She spent the vast bulk of her three-decade career as a regulator, and ended up leading not just the SEC, but also the Commodity Futures Trading Commission and the Financial Industry Regulatory Authority.
She was tapped to take over the SEC at a low point for the agency, after it came under fierce criticism for failing to sniff out financial bad behavior in the lead up to the financial crisis, including missing out on the massive Ponzi scheme perpetrated by Bernie Madoff.
With Schapiro at the helm, the SEC worked to reestablish its reputation; she also spent much of her tenure implementing a slew of new rules brought on by the Dodd-Frank financial reform law.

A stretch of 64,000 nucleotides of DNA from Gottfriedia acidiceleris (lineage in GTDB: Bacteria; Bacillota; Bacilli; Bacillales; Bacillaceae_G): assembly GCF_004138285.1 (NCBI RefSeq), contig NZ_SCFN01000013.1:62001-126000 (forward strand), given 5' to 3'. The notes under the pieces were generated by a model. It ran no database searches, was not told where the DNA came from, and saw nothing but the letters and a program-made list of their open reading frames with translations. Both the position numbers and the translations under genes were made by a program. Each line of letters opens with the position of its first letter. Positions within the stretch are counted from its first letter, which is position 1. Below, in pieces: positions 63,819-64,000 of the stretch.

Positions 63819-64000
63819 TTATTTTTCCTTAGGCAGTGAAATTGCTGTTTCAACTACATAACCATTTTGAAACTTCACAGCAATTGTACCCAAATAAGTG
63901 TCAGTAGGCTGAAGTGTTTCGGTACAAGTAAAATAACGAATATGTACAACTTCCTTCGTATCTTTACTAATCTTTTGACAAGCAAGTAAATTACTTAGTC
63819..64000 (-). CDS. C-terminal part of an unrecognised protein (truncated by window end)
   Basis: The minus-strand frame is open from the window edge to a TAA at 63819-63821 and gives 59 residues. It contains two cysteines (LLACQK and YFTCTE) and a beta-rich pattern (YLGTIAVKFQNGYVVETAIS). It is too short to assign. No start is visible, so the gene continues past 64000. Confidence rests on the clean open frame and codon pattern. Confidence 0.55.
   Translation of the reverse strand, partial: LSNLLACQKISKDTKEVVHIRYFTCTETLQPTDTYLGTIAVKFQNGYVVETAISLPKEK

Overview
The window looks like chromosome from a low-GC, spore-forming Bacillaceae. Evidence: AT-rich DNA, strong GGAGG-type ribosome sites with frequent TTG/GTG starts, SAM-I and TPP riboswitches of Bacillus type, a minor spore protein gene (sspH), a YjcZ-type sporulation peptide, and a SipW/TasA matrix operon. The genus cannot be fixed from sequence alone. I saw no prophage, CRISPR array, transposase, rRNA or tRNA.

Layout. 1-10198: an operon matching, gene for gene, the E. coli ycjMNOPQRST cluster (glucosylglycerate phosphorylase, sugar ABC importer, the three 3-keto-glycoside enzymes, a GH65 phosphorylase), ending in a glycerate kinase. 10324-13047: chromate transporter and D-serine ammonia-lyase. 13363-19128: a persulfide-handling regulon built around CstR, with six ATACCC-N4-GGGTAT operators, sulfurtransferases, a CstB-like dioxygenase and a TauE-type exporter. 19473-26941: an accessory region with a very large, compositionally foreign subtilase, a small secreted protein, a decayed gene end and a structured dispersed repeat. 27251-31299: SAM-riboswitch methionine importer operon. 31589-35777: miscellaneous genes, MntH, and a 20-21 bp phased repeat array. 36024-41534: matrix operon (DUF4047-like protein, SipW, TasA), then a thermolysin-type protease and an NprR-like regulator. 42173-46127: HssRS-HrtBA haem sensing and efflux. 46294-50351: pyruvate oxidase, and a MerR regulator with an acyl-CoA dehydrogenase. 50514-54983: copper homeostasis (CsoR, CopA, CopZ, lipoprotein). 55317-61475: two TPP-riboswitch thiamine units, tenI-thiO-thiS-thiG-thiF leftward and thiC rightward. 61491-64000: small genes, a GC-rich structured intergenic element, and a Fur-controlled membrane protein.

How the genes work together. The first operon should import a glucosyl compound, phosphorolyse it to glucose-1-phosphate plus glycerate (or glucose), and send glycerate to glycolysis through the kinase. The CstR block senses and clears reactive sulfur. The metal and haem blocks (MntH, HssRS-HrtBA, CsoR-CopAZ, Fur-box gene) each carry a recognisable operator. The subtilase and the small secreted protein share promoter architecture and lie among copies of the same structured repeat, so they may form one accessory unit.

However, financial regulators including the SEC are still facing criticism that they have failed to bring enough bad actors on Wall Street to justice in the wake of the massive financial meltdown.
Schapiro told the Journal that during her time at the SEC, she "felt that we accomplished an enormous amount" and left the agency "much stronger and more resilient."
Schapiro stepped down from the Wall Street watchdog in December, after leading the embattled agency through President Obama's first term. SEC Commissioner Elisse Walter is leading the agency currently, as the president's nominee, Mary Jo White, awaits confirmation. White is expected to be confirmed by the Senate sometime in the near future.